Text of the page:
During the 2004-2005 school year (it actually may have been after the May ECOO 2003, although my memory escapes me), I began using MicroWorlds Jr Logo with my Grade 2 students as a result of being introduced to it by people who had been on board with programming with children since at least the 70’s. Whoa! I had some background to catch up on and began to learn and read about the giants behind this educational reform.
Beginning my Master’s degree at OISE in 2003 led me to inspiring people like Clare Brett, Jim Hewitt, Earl Woodruff, the work of Seymour Papert and the notion of constructionism. Being an ECOO member and attending the 2003 annual conference led me to meet inspiring people like @peterskillen who got me started with MicroWorlds Jr, @garystager, Karen Beutler @kbbeutler,@dougpete, @andyforgrave and Mitch Resnick, all of whom had been programming with kids for ages! I was WAY behind and knew it! My first workshop for teachers in 2005 was my effort to share what I was learning from this amazing community of educators who had sparked my passion and who were teaching me about new ways of teaching that suited my desired classroom culture: inquiry and student-driven project based learning. Coding became another way to engage students in the authentic application of math skills already at play in my classroom: art, music, building things and cooking, to name a few.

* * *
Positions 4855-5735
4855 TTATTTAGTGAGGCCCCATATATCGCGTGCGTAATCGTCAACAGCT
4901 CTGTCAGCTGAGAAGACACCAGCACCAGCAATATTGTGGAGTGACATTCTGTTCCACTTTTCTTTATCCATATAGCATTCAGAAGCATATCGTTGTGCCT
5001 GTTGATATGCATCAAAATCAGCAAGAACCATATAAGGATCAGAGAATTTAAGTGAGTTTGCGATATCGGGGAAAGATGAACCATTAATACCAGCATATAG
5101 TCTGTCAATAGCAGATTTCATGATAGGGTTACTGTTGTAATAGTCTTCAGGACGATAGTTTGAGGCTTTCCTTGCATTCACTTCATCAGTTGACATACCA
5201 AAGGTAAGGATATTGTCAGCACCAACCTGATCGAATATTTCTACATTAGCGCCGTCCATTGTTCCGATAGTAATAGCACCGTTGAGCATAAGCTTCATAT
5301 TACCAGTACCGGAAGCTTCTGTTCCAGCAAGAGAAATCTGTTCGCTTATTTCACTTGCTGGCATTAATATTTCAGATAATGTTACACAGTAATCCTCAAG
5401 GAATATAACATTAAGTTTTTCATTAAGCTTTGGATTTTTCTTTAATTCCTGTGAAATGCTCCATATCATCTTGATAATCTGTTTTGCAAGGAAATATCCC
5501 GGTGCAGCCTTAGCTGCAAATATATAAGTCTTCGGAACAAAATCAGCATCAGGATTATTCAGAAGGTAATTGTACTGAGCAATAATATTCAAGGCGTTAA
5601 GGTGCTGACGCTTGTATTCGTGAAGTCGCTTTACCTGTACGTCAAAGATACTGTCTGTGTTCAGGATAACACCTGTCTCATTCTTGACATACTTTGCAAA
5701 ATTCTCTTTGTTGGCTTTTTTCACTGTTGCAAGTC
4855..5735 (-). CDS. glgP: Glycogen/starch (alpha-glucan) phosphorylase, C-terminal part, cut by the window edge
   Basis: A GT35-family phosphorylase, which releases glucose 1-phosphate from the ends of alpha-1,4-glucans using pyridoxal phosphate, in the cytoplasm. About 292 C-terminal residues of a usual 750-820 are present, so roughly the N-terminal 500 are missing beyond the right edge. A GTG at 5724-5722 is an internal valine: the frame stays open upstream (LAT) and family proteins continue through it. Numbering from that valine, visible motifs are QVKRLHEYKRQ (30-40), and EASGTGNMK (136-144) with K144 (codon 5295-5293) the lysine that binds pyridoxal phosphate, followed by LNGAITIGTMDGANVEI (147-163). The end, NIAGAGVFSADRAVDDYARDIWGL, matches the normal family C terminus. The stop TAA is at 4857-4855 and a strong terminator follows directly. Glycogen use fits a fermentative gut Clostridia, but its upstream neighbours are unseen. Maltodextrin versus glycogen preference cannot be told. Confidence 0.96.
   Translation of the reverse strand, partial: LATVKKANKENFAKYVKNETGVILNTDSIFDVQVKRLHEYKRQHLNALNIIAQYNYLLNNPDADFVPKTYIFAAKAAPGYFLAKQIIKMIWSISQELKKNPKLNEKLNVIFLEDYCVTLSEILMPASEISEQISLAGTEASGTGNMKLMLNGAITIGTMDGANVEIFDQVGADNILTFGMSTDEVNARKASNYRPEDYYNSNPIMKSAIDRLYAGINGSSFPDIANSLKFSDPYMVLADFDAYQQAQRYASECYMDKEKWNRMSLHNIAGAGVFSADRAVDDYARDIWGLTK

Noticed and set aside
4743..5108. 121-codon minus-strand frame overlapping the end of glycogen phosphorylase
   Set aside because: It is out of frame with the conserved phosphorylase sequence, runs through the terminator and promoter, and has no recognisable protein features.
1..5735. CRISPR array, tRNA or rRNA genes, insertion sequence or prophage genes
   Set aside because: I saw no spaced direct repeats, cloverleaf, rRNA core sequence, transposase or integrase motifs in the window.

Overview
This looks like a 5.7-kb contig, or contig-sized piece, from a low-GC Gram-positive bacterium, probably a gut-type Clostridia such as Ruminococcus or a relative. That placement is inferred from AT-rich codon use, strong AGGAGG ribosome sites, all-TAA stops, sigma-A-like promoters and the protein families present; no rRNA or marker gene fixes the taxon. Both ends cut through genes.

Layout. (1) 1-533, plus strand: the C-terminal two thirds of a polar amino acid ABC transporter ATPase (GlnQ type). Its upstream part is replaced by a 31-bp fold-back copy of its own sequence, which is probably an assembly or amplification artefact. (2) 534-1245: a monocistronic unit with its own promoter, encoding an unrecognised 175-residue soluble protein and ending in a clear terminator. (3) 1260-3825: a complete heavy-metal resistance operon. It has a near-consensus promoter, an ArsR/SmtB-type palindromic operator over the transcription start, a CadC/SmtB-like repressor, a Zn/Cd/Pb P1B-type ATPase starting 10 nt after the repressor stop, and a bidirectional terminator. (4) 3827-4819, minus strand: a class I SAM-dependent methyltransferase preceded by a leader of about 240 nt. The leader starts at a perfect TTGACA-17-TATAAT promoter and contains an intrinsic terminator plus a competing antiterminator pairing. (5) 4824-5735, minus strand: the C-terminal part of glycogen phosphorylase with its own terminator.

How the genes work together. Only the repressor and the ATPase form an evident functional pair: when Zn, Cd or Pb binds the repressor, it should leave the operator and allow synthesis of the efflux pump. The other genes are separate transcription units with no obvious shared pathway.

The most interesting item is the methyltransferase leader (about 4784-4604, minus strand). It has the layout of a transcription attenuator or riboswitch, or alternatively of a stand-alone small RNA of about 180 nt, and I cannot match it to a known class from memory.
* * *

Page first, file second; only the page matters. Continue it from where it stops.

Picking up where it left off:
There was no problem connecting coding with my curriculum, as you’ll see in the slides below. Computational thinking was not a term I was using back then, but it’s interesting to look back and see connections to cross-curricular authentic applications of Math, as well as references to teacher-student co-learning and what we would now call global competencies or 21st century skills, especially in the areas of problem-solving, creativity, collaboration, inquiry and learning to learn.
My biggest advice to teachers, in this time where many voices are telling us that we must have coding put into the elementary curriculum, would be to take the freedom you are given with our Ontario curriculum and innovate your own examples to go along with overall expectations! I’m so glad that I didn’t wait and many other teachers like the ones at Quest and ECOO (BIT) are not waiting either. Don’t wait….Innovate!